Do you have a different solution? I’d love to hear it.

Playing with pattern blocks

June 5, 2020 Leave a comment

I’ve been having a lot of fun at home playing with Cusinaire rods with my 7yo daughter. It’s been great, she’s been learning a lot of maths through playing, we’ve been having a lot of fun and I’ve been learning a lot about the rods and how I can use them in lessons. I’ve not only learned how they can be used in the activities we’ve been doing but I’ve seen during the sessions other places they can go which lead to higher level maths that would be more suited to much older students, there will be links to the posts on these sessions at the end of this one if you have missed them.

I’m keen to explore other manipulatives, and when I finished reading the Cusinaire book (Ollerton et al., 2017) I bought another ATM book on Pattern Blocks (Gregg, 2020). I read the first few pages and thought they sounded fun so I purchased a set if block for home (although the colours were wrong again! Turns out typing the name of a manipulative into the search functionof the biggest online retailer doesn’tget youbthe right colours, which knew?).

When they arrived I still hadn’t read too much if the book, but my daughter was interested in the blocks so we got them out. They came with some cards and she wanted to make the shapes on the cards. Here are some of the pictures:

Then we talked about the shapes. She knew what some if them were but not others. She called the rhombuses diamonds. She asked questions about the blocks and I showed her that the side lengths were all the same apart from one of the sides on the trapezium which was double.

She asked if I’d read anything in my book we could do so I told her one of the tasks it suggests was to try and make the shape of the red hexagon out of the other shapes so she tried this:

She made the top 3 very quickly, but then didn’t think she could do anymore. I said she didnt have to use just one colour but she still struggled. I told her to look at the ones she’d made and look for similarities and differences. This was enough of a hint to make her see how to make the rest.

I then asked her if she could make any other hexagons. When she was making one I jumped the gun and said well done when she had made this:

But she said “no I’ve not finished” and added a piece to get this:

I found this quite interesting. She didn’t seem to think that a shape could be finished if it was convex like the first one. We talked about what makes a hexagon and how both versions were.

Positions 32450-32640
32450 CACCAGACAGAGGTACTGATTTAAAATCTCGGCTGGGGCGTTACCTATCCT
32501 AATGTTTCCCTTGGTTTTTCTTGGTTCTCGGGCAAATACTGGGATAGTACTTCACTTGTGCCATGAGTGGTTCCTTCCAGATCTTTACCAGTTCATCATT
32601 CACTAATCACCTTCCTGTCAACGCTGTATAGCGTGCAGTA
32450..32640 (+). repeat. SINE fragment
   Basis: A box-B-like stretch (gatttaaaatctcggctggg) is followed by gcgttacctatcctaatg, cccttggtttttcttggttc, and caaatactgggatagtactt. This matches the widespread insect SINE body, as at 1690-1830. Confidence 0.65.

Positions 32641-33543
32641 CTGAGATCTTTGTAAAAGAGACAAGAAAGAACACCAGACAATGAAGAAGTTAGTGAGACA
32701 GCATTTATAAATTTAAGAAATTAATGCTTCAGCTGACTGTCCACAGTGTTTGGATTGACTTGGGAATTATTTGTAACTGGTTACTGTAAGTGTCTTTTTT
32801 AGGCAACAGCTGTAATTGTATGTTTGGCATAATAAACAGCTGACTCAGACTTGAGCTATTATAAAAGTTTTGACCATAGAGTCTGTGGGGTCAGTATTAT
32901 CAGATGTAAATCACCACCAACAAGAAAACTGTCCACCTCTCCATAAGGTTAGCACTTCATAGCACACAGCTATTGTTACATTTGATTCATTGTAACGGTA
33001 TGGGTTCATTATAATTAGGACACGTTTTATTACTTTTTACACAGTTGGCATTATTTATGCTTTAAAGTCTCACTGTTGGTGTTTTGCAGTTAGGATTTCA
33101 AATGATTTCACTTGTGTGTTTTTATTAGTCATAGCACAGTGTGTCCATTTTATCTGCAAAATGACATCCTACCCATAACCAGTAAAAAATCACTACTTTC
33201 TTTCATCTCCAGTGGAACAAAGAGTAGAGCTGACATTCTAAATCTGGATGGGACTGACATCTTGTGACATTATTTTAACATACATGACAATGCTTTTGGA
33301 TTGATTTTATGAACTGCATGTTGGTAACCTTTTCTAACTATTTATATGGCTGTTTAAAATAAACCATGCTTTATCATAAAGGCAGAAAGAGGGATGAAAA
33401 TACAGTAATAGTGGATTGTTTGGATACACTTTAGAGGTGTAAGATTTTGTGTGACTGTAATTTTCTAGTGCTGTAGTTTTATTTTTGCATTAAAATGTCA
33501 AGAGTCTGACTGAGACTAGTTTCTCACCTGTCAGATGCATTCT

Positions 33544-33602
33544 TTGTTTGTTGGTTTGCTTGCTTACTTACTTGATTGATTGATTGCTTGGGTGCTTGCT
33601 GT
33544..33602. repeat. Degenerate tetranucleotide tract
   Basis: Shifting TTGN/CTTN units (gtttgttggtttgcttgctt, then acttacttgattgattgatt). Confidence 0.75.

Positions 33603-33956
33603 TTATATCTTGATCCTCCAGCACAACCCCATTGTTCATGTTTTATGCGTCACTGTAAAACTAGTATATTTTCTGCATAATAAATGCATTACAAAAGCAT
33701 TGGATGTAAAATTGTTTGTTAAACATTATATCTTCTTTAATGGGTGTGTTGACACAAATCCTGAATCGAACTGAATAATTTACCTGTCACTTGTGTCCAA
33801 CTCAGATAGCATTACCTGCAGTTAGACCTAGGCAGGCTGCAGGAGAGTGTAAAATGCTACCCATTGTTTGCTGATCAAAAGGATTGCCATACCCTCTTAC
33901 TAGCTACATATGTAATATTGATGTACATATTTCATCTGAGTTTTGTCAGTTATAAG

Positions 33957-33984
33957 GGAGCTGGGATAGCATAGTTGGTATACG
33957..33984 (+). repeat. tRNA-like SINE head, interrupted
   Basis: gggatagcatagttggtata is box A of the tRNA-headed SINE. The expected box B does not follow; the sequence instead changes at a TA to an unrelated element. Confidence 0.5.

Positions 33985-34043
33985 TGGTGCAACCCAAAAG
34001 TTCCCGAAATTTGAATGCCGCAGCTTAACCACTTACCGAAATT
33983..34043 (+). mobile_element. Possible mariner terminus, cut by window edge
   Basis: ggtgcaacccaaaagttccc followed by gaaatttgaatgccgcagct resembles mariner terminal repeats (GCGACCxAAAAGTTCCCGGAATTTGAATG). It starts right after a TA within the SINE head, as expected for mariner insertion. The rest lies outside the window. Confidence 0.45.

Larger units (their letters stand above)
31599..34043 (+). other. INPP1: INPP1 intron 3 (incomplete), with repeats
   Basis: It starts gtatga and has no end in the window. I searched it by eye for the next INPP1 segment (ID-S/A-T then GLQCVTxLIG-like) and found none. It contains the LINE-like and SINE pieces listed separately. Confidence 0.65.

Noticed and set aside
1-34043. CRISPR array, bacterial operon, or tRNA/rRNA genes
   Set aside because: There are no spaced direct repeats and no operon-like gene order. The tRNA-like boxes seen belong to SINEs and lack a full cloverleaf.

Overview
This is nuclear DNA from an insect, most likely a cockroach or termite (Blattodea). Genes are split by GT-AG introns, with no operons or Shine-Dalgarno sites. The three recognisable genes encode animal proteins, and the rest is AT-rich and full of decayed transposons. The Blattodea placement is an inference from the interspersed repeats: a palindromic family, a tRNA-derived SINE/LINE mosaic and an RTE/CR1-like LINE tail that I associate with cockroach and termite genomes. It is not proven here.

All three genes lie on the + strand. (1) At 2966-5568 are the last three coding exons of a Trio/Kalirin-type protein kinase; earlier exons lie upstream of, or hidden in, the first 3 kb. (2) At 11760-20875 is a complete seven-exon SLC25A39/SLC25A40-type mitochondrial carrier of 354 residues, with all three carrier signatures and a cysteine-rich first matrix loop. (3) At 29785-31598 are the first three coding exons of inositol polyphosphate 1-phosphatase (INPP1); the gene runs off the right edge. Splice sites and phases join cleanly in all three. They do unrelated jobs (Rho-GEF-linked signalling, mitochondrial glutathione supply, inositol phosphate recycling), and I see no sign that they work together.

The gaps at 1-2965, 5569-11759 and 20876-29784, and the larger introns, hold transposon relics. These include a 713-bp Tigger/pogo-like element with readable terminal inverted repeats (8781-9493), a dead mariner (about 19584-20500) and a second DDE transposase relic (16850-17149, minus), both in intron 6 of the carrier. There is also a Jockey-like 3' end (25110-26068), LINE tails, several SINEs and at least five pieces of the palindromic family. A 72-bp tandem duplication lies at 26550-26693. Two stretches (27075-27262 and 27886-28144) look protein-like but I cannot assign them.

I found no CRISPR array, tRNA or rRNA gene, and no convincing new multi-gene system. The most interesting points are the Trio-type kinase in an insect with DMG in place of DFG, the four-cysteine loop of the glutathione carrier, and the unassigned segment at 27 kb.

I then removed 2 purple squares and 2 blue rhombuses (rhombii?) from the second shape and asked if this was a hexagon. She agreed it was and we discussed the similarities and differences in shape between this and the red regular hexagon. Both have 6 equal sides, but they aren’t the same. I did tell her what a regular hexagon was at this point and it wasn’t a term she’d heard before, we didn’t speak long on it though so I don’t know if she will remember.

She also came up with this one:

And this other regular hexagon:

I like this one, and we talked about the similarities and differences between this and a lone red hexagon. I didn’t think she would be ready for a discussion on length and area scale factors yet, but this strikes me as an excellent visual representation of this and it’s certainly one I could see using in a KS3/4 class.

At this point we started talking about how the shapes fit together. I did mention the terms tesselation and tiling but didn’t dwell on them. I asked her if she could find single shape patterns that did and she came up with this:

She said it looked like a honeycomb, and we discussed that bees build them in this shape and talked about why. I also showed her pictures of Giant’s Causeway and the hexagon stones there and discussed how they occur in lots if places in nature.

She then wanted to make “honeycombs” of other colours:

She really liked this one as she said there was an extra 4th hexagon hidden in it. Which she in fact noticed before I did.

Her original green shape was:

Which doesnt look like a honeycomb but which she liked because it looked like it was “on fire”.

She didn’t say much about the yellow, but I thought it looked like a set of screws.

That was about it for the session. She played a bit more and I really liked these shapes made:

Then we packed away. It was really fun for both of us to make these shapes, it’s the first time I’ve really played with Pattern Blocks and I can see they will be great for building my daughters maths. I have also started to see where I might be able to use them in my lessons, so a win win all round.

This is the 7th post in a series about the use of manipulatives in maths teaching. You can read the others here:

Manipulatives – the start of a journey

Fun with Cusinaire

Meaning making with manipulatives

Playing with Cusinaire

Patterns, sequences and fractions

Making numbers and quadratic sequences


Gregg, S. 2020. Pattern Blocks. Derby: Association of Teachers of Maths.

Ollerton, M. Gregg, S. And Williams, H. 2017. Cusineire- from early years to adult. Derby: Association of Teachers of Maths.

A hexagon in a quarter circle

June 5, 2020 1 comment

This puzzle comes from Catriona Shearer (@cshearer41) and it is one that had me thinking quite a bit:

First I drew the sketch:

To work out the area I needed r, I tried a few things out:

But wasn’t getting far, when I drew on AC I wrote:

I knew it was and equilateral when I extended the sides of the hexagon, but then I wasn’t sure if A would fall at the centre of the circle. So I thought I’d better do some more investigating:

I played with the sketch a whle then realised that as AE is a perpendicular bisector of the chord GF that the line AE must go through the origin of the circle. And that as A shares a y value with the origin of the circle point A must be the origin:

This meant it was an easy solve from here as I had a 2 sides of a triangle, the angle between them and knew the third side was r:

Thus I could calculate the area of the quarter circle.

I liked this problem and the fact it made me question my assumptions and really think about what was going on. I suspect there are nicer solutions though, if you have one, please let me know.